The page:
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Achieving Universal Coverage

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Filling the Gap in States That Have Not Expanded Medicaid Eligibility

Abstract

  • Issue: As an alternative to expanding Medicaid in nonexpansion states, some policymakers propose expanding eligibility for marketplace premium tax credits to people below 100 percent of the poverty level.
  • Goal: Explore three options for expanding eligibility for subsidized marketplace coverage. Option 1 uses the Affordable Care Act’s subsidy schedule prior to the American Rescue Plan Act (ARPA). Option 2 enhances subsidies at all incomes to match those in the ARPA. Option 3 enhances premium and cost-sharing subsidies. Each option also could increase the federal matching rate for Medicaid expansion enrollees to 100 percent.
  • Methods: Assess coverage and cost impacts of each alternative using the Health Insurance Policy Simulation Model.
  • Key Findings and Conclusions: Option 1 covers up to 3.0 million people at a cost of $15.1 billion to the federal government in 2022 ($181 billion over 10 years). Option 2 covers 4.6 million for $22.5 billion in 2022 ($270 billion over 10 years). Option 3 covers 5.0 million for $27.9 billion in 2022 ($335 billion over 10 years). These options compare to the $30.5 billion cost ($366 billion over 10 years) of expanding Medicaid. Although Medicaid expansion would cover many more low-income people, extending marketplace subsidies to low-income individuals could cover millions who otherwise would lack coverage assistance.

Introduction

The Affordable Care Act (ACA) allows states the option of expanding Medicaid coverage for people under age 65 to 138 percent of the federal poverty level (FPL) ($17,774 for an individual and $36,570 for a family of four in 2021).1 As of this writing, 12 states have neither expanded Medicaid nor passed ballot initiatives to expand Medicaid as allowed by the ACA. We project that there will be 14.6 million uninsured,2 of whom 5.8 million are below 100 percent of FPL in these 12 states in 2022.3

Lawfully present individuals in these states with incomes above 100 percent of FPL ($12,880 for an individual and $26,500 for a family of four in 2021) can use premium tax credits and cost-sharing reductions to obtain ACA marketplace coverage, provided no family member has an offer of coverage deemed affordable under the law. If a person or household has an income below 100 percent of FPL, they are not eligible for marketplace subsidies.4 In states that have not expanded Medicaid under the ACA, few in this group are eligible for Medicaid under current rules.5 This leaves millions of people uninsured and without access to low-cost health insurance.

Because of the very large gap between traditional Medicaid eligibility levels and 100 percent of FPL, a large number of uninsured adults could gain coverage if the gap were filled. For example, Texas covers parents below 17 percent of FPL and Alabama 21 percent; childless adults are generally not covered in nonexpansion states. Moreover, there are some people with incomes between 100 percent and 138 percent of FPL who are ineligible for marketplace subsidies because family members have an employer offer of coverage for the worker that is deemed affordable under the ACA. Since there is no such employment-related test for Medicaid eligibility, Medicaid expansion makes more people in this income range eligible for affordable coverage.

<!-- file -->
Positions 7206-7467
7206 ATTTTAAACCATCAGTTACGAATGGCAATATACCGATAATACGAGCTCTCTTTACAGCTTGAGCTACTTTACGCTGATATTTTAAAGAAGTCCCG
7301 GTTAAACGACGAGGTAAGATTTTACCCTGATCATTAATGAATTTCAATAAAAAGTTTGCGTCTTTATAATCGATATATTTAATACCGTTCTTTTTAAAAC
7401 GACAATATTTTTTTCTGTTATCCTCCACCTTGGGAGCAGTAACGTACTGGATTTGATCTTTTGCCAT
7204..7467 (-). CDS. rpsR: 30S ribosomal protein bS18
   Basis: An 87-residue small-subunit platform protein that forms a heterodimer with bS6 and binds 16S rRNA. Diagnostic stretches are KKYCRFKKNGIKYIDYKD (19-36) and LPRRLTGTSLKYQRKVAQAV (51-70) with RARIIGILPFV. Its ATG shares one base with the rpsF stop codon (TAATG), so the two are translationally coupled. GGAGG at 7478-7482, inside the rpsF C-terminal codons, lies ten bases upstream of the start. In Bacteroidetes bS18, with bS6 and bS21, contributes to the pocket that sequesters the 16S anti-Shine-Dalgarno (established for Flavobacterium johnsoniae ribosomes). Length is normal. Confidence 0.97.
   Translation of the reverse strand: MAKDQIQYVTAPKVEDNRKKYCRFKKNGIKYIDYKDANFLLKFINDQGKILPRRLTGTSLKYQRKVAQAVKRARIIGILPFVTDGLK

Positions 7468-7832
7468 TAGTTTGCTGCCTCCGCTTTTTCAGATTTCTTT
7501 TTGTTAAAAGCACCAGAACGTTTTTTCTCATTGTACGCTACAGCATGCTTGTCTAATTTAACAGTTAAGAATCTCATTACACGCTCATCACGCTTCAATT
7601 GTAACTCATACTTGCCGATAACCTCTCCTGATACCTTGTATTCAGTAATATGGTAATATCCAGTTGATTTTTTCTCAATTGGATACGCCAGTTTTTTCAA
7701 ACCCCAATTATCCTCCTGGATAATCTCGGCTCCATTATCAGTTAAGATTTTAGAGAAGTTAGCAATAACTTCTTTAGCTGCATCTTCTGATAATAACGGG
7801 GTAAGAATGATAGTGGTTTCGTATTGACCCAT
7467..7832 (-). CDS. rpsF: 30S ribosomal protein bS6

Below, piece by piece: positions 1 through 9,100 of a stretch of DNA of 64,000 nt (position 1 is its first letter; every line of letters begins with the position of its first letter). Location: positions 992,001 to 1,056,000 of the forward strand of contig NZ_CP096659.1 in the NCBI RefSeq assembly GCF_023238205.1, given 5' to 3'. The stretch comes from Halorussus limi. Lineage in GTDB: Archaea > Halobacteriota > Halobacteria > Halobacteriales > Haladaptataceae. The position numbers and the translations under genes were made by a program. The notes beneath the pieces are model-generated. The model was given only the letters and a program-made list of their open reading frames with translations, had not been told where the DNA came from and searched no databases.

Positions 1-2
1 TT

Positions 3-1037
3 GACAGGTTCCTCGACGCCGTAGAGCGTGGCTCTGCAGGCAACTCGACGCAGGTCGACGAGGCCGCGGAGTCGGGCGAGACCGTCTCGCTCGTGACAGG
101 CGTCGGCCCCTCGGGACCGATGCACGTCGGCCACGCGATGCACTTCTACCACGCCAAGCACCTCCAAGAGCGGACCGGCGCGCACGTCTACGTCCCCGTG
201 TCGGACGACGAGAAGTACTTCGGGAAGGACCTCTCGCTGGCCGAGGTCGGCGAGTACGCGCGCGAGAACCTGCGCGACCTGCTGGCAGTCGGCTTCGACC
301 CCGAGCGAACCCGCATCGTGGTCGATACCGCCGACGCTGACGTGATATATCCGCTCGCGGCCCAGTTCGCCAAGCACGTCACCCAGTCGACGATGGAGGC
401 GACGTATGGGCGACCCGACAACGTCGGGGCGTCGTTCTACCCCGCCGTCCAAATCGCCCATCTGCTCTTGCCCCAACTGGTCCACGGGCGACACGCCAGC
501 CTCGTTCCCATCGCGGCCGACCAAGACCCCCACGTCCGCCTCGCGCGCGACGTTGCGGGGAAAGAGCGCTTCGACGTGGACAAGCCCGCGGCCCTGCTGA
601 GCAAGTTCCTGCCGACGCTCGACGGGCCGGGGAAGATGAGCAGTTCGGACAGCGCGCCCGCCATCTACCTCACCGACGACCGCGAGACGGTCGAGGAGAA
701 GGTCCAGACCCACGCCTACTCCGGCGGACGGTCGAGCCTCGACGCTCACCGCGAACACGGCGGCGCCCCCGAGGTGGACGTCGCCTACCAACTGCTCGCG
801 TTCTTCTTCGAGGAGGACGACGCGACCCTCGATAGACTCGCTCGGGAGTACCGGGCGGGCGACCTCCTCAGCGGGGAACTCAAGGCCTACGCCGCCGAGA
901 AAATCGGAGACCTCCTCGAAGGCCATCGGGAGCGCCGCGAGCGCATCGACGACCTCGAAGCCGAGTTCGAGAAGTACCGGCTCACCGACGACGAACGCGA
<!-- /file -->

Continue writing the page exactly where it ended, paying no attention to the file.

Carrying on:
Absent Medicaid expansion, the federal government could extend eligibility for premium tax credits and cost-sharing reductions to people below 100 percent of FPL, thereby covering the large majority of this group, at 100 percent federal cost. To avoid giving current expansion states a financial incentive to reverse their decisions, however, the federal government could increase the matching rate — the Federal Medical Assistance Percentage (FMAP) — from 90 percent to 100 percent for the ACA Medicaid expansion population in those states. This, of course, adds to the cost of each option. We show separately the cost of increasing the FMAP matching rate to 100 percent in current expansion states.

Subsidy estimates in this analysis are for nonexpansion states only, as they are necessary to make the coverage expansion work. Increasing subsidies would affect all states and would cost considerably more than shown here.

In this brief, we examine the coverage and cost impacts of three alternative approaches to filling the gap:

  • Option 1. In nonexpansion states, use existing ACA subsidies to extend federal marketplace coverage to people with incomes under 100 percent of FPL, not counting the temporary increase in premium tax credits under the American Rescue Plan Act (ARPA).
  • Option 2. In nonexpansion states, extend federal marketplace coverage to people with incomes under 100 percent of FPL but with enhanced premium subsidies, consistent with the ARPA.
  • Option 3. In nonexpansion states, extend federal marketplace coverage to people with incomes under 100 percent of FPL but with enhanced premium and cost-sharing subsidies. We assume the subsidy schedule described below, which is consistent with a bill sponsored by Senator Shaheen (D–N.H.) and other members of Congress.6 This bill has the same premium tax credit schedule as that in the ARPA but with additional cost-sharing reductions.